Barence writes "Microsoft claims an "independent" report proves it has the best spam protection in the industry — an argument deconstructed by PC Pro. 'Our own internal metrics, customer feedback, and even a recent third-party report confirms that no mail service offers better protection than Hotmail,' Microsoft's Dick Craddock wrote in a Windows Live blog post earlier this week."
Catch up on stories from the past week (and beyond) at the Slashdot story archive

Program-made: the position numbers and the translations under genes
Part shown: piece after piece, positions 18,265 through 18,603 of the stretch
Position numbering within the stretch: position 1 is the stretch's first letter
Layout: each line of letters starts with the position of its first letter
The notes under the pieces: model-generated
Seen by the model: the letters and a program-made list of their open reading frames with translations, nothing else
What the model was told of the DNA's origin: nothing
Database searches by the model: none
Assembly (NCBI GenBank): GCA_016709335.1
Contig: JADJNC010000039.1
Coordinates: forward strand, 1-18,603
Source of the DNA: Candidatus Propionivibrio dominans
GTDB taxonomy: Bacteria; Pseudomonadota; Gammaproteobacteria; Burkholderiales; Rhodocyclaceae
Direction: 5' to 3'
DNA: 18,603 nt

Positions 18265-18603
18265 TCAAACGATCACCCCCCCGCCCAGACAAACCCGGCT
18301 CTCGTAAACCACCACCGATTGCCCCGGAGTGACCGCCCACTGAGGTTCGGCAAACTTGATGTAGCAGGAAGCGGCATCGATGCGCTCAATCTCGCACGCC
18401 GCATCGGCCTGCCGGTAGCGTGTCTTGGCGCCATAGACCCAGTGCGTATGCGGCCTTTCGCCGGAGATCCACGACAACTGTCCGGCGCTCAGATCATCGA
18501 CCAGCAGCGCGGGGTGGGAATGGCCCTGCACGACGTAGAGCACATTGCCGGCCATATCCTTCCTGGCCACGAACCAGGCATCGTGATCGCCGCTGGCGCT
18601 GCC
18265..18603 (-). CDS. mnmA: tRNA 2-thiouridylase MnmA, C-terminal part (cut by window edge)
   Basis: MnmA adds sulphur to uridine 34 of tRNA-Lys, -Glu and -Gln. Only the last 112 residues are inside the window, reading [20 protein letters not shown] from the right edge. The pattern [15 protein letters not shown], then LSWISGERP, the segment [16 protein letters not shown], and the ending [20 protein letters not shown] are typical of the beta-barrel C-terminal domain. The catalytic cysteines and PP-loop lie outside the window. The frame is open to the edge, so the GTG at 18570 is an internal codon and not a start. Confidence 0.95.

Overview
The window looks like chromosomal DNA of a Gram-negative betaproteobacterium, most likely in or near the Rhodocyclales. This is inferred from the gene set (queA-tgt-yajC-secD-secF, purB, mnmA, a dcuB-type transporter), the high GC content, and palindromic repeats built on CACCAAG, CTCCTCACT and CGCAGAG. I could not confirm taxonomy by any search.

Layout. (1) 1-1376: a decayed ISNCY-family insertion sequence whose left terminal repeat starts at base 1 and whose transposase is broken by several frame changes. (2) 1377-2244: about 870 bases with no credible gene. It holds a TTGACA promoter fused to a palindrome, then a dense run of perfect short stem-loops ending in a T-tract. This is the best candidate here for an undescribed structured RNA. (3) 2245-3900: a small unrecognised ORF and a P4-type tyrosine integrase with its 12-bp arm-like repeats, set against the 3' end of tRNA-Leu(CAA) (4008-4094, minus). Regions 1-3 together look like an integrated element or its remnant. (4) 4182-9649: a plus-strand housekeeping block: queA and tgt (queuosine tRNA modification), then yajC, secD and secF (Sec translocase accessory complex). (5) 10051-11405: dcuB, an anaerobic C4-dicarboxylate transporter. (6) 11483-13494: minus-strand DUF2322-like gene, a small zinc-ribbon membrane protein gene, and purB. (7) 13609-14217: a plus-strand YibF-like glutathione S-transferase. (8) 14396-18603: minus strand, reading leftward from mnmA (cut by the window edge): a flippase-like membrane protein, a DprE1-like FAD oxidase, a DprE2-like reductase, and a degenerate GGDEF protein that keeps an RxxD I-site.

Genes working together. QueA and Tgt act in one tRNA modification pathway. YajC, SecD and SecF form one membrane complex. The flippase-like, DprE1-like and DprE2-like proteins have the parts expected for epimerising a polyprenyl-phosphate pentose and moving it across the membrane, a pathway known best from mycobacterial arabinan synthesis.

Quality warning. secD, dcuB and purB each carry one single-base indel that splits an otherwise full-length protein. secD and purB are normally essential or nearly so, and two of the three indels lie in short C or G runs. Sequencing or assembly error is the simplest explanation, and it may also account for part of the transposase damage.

J. Alex Halderman and Nadia Heninger write in with an update to yesterday's story on RSA key security: "Yesterday Slashdot posted that RSA keys are 99.8% secure in the real world. We've been working on this concurrently, and as it turns out, the story is a bit more complicated. Those factorable keys are generated by your router and VPN, not bankofamerica.com. The geeky details are pretty nifty: we downloaded every SSL and SSH keys on the internet in a few days, did some math on 100 million digit numbers, and ended up with 27,000 private keys. (That's 0.4% of SSL keys in current use.) We posted a long blog post summarizing our findings over at Freedom to Tinker."